ADSR (Attack, Decay, Sustain, Release) is a term used to describe the shape of sounds over time
- Sounds that begin very quickly (for example a click) can be described as having a fast attack. Sounds that begin more gradually can be described as having a slow attack (for example: the sound of an approaching car). Removing the attack of a sound can significantly affect what we hear (bell example).
- The Decay of a sound is the time which it takes for the attack portion of the sound to reach a steady Sustain.
- The sustain of a sound is the level at which it continues to vibrate and sound. A click has very little sustain, while a bell often has a long sustain. The sustain portion of a sound can be isolated and looped to extend sounds or to create new and steady sounds.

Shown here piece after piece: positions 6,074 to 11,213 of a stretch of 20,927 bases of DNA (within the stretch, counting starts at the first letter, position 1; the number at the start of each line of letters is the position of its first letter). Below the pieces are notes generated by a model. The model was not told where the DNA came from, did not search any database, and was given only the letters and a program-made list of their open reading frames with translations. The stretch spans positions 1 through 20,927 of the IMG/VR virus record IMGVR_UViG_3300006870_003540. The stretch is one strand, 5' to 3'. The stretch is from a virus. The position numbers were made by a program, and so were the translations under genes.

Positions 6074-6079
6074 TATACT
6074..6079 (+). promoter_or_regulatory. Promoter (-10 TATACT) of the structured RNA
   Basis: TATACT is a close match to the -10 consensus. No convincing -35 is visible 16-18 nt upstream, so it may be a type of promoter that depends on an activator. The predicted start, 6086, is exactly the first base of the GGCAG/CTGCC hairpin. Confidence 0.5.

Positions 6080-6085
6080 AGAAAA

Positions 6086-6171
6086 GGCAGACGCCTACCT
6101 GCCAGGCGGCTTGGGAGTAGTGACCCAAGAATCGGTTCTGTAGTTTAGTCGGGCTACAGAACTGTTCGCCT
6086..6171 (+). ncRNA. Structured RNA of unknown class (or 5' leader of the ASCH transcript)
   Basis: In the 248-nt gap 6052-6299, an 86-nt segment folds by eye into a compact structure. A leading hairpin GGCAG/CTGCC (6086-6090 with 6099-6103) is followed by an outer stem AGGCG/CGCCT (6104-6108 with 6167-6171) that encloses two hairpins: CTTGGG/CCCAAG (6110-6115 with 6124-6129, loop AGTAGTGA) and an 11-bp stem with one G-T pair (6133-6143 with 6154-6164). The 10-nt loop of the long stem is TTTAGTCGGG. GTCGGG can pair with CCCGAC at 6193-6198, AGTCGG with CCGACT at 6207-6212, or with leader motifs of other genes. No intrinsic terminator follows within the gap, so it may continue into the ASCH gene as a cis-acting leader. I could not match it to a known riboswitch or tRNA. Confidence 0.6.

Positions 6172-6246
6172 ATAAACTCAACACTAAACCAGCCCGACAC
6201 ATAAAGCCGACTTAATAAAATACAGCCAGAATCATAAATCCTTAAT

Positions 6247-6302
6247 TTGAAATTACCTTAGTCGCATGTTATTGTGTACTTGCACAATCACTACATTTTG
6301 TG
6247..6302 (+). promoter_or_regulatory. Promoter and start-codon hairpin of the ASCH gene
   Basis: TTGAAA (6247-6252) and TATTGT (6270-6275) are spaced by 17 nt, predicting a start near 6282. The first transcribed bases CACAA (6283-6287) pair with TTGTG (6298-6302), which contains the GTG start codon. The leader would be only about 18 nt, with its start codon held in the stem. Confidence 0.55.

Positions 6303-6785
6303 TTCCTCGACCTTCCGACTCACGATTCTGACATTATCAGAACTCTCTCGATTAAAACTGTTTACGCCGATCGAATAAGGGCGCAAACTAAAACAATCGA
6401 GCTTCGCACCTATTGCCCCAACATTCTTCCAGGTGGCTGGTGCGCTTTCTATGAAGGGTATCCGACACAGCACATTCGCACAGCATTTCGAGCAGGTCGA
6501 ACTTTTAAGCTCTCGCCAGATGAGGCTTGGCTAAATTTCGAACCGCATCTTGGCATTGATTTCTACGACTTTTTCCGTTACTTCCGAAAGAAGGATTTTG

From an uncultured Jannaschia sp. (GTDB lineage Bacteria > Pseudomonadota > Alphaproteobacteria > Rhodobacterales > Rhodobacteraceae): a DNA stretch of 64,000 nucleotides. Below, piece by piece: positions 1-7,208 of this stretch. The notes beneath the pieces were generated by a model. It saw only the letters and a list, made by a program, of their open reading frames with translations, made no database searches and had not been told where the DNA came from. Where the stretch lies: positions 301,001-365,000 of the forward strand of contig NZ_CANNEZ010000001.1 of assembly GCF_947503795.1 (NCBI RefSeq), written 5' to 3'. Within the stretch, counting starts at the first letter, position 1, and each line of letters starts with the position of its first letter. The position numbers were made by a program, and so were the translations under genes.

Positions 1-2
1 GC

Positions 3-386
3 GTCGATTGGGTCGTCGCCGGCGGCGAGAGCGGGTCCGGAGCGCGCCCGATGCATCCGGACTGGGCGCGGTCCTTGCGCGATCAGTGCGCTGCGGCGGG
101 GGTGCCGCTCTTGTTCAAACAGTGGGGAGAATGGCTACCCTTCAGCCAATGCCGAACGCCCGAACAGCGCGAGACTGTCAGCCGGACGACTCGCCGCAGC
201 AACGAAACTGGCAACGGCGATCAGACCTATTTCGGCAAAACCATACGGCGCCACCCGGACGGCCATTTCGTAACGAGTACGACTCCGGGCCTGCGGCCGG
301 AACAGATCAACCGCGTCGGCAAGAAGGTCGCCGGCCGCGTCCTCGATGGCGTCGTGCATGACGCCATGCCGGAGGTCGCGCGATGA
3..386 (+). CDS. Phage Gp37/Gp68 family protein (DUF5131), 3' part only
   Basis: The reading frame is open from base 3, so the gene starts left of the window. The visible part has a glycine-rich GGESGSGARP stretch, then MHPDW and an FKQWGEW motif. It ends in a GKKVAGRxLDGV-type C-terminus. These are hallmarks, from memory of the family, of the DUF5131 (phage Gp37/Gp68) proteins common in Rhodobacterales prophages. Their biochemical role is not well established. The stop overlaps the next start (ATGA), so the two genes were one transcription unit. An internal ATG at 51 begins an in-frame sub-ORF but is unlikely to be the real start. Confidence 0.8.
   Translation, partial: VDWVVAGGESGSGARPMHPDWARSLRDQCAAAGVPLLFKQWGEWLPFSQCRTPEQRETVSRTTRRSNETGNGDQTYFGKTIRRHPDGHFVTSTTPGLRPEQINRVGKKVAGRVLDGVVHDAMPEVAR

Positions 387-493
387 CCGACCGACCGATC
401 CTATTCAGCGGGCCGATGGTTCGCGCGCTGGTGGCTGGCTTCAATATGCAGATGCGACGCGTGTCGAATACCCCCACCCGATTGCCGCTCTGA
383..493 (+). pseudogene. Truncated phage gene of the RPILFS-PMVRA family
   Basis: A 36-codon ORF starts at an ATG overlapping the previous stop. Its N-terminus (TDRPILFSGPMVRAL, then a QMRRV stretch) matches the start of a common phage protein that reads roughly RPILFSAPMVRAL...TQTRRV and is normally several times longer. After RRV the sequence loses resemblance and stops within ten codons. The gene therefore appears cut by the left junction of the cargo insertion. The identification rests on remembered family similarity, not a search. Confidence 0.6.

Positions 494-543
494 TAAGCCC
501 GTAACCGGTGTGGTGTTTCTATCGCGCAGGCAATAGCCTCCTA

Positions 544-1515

- The release of the sound is the way in which the sound finally ends.
Affecting the envelope of a sound can greatly change the characteristic of a sound. When sounds are reversed their envelope is also reversed, and it is often this that leads to the greatest difference in sound quality (sound example).
When creating new sounds on a synthesiser it is often possible to control the shape of ASDR envelope, and when composing with recorded sounds it is often very useful to imagine the ADSR envelope shapes. Combining sounds with similar envelope shapes can help to link the sounds together (sound example), while contrasting sounds that have very different ADSR envelopes can create rich textures.